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Wanna get really high? Take a dab in the world of concentrates

Dabbing, once considered an outcast subculture in the cannabis world, has become more user-friendly. Illustration: George Wylesol

Dabbing, once considered an outcast subculture in the cannabis world, has become more user-friendly. Illustration: George Wylesol

Dabbing, consuming a cannabis concentrate using a vaporizing device, has moved into the mainstream as companies produce high-THC concentrates

Last modified on Mon 17 Sep 2018 11.02 BST

Concentrates, a rapidly growing segment of the legal marijuana market, reduce the plant to its chemical essence. The point is to get as high as possible. And it works.

Manufacturing concentrates involves using solvents like alcohol, carbon dioxide and other chemicals to strip away the plant’s leaves and then processing the potent remains. The final products can resemble cookie crumbles, wax and translucent cola spills.

The final product from manufacturing concentrates can resemble cookie crumbles, wax and translucent cola spills. Illustration: George Wylesol

A standard method of concentrate consumption, known as dabbing, uses vaporizing devices called rigs that resemble bongs, but instead of a bowl to hold the weed, there’s a nail made from titanium, quartz or a similarly sturdy material. The dabber heats the nail with a blowtorch and then uses a metal tool to vaporize a dab of concentrate on the nail.

Common sense suggests a dabbing habit could be more harmful than an ordinary marijuana habit, but the research is limited. Visually, the process is sometimes compared to smoking strongly stigmatized drugs like crack and crystal methamphetamine.

For years, dabbing has been considered an outcast subculture within the misfit world of cannabis. With so many companies angling to associate themselves with moderate use for functional adults, many want nothing to do with dabbing.

But as cannabis consumption has moved into the mainstream, dabbing has followed. Today a number of portable devices aim to deliver the intense high of dabbing concentrates in a more user-friendly way. At cannabis industry parties, there’s often a “dab bar” where attendants fire up the rigs, and wipe off the mouthpieces after each use. Machines called e-nails allow users to set a rig’s exact temperature to maximize vapor and flavor. On YouTube, there’s a lively competition among brain surgeons and rocket scientists to see who can inhale the heftiest dab.

Dabbing, consuming a cannabis concentrate using a vaporizing device, has moved into the mainstream as companies produce high-THC concentrates

Just Think Twice

What are marijuana concentrates?

Also known as: 710 (the word “OIL” flipped and spelled backwards), wax, ear wax, honey oil, budder, butane is hash oil, butane honey oil (BHO), shatter, dabs (dabbing), black glass, and errl.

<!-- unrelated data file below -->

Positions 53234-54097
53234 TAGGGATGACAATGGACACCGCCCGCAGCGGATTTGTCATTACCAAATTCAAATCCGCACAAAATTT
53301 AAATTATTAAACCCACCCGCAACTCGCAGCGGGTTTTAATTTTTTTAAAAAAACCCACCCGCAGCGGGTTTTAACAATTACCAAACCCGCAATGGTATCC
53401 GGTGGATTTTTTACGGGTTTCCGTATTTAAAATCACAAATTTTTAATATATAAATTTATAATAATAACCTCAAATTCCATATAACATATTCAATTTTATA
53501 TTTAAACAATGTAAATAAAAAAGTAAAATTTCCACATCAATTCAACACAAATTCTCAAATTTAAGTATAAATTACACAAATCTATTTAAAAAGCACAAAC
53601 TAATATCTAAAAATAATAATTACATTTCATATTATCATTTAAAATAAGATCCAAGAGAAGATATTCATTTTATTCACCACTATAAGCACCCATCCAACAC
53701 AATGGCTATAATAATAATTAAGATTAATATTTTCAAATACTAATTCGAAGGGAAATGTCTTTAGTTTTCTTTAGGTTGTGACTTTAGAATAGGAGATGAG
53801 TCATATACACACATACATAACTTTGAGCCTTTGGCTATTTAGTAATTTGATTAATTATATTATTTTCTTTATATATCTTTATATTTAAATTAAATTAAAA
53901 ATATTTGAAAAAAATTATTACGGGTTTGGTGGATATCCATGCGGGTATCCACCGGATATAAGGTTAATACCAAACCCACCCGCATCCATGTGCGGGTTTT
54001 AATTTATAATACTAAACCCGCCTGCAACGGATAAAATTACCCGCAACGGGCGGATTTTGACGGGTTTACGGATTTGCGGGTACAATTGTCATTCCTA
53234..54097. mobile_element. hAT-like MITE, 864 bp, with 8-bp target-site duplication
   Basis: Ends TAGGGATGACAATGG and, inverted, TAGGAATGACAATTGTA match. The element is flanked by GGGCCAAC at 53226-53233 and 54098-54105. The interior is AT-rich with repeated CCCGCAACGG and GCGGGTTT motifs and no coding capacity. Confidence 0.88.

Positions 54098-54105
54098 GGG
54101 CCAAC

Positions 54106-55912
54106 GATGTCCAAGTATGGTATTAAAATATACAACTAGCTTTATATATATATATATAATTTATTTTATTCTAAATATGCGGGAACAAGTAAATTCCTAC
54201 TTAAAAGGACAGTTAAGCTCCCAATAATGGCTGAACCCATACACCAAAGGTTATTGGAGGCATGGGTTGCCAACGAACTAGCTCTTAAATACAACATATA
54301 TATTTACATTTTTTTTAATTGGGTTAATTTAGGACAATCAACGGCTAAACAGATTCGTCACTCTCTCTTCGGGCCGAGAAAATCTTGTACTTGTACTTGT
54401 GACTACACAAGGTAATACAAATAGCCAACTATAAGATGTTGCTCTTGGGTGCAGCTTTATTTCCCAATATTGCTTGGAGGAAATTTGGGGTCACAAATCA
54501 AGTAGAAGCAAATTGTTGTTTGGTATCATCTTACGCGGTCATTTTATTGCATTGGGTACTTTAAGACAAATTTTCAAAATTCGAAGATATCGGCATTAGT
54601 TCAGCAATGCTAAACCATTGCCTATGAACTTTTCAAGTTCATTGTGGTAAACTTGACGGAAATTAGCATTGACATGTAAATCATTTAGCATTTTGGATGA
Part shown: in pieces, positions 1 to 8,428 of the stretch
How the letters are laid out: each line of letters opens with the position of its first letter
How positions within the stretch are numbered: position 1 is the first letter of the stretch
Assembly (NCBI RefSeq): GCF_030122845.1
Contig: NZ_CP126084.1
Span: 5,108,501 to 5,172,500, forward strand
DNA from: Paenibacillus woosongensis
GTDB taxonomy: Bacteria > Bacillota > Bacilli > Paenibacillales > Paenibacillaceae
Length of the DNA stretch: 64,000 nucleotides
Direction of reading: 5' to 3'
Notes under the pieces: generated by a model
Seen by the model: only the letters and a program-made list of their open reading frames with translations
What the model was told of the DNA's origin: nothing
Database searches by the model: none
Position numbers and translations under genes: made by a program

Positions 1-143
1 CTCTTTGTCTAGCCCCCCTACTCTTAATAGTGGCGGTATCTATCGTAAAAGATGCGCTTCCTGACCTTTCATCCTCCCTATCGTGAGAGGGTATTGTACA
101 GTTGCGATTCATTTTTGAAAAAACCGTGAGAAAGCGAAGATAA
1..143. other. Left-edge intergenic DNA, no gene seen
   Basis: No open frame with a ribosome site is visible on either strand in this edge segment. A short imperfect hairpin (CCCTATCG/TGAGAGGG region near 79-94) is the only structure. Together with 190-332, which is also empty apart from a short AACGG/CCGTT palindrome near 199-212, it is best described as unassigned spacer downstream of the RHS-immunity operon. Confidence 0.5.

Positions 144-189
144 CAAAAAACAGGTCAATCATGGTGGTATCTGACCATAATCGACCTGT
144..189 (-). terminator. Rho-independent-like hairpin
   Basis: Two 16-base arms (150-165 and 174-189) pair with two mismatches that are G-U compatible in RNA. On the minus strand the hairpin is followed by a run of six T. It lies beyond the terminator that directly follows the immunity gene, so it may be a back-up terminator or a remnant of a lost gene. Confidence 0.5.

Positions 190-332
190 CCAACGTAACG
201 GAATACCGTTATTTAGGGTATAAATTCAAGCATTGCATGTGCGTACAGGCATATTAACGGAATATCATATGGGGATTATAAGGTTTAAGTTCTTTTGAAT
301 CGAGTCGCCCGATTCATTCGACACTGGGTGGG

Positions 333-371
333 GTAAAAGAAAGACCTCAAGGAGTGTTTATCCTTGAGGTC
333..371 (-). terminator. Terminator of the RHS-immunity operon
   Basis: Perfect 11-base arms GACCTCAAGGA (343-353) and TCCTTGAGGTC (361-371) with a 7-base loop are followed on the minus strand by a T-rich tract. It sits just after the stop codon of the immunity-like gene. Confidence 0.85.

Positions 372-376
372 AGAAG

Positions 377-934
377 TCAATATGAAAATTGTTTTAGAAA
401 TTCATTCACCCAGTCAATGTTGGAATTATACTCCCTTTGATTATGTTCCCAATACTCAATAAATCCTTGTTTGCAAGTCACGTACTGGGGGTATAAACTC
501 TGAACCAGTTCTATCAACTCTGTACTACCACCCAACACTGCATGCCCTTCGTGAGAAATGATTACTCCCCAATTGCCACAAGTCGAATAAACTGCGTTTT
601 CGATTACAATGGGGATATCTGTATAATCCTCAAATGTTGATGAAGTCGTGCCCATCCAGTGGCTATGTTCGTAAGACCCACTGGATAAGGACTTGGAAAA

What is it?

A marijuana concentrate is a highly potent THC- (Tetrahydrocannabinol) concentrated mass that looks like honey or butter. For that reason, it’s often called “honey oil” or “budder” on the street.

How potent is this form of marijuana?

Marijuana concentrates contain extraordinarily high THC levels ranging from 40 to 80 percent THC amounts. This form of marijuana can be up to four times stronger in THC content than high grade or top shelf marijuana, which normally measures around 20 percent THC levels.

How is it abused?

One form of abuse occurs orally by infusing marijuana concentrates in various food or drink products. Smoking remains the most popular form of ingestion by use of water or oil pipes.

Many abusers of marijuana concentrates also prefer using an e-cigarette/vaporizer because it is smokeless, odorless and easy to hide. The user takes a “dab” of the concentrate, then heats the substance using the e-cigarette/vaporizer, producing vapors that ensure an instant high.

Using an e-cigarette/vaporizer to ingest marijuana concentrates is commonly referred to as “dabbing” or “vaping.”

What are the effects of using marijuana concentrates?

Being a highly concentrated form of marijuana, the effects upon the user may be more psychologically and physically intense than plant marijuana use.

To date, long term effects of marijuana concentrate use are not yet fully known; but, we do know the effects of plant marijuana use. These effects include paranoia, anxiety, panic attacks, and hallucinations.

Additionally, the use of plant marijuana increases one’s heart rate and blood pressure. Plant marijuana users may also experience withdrawal and addiction problems.

Marijuana Facts:

In 2017, 22.9% of high school seniors used marijuana in the past 30 days compared with 9.7% who smoked cigarettes. Source: NIDA, 2017 Monitoring the Future Survey

Measured in the MTF survey this year, the use of electronic cigarettes (vaping) to use marijuana. Reporting use in the past month:

  • 1.6 percent of 8th graders
  • 4.3 percent of 10th graders
  • 4.9 percent of 12th graders

This form of marijuana can be up to four times stronger in THC content than high grade or top shelf marijuana, which normally measures around 20 percent THC levels.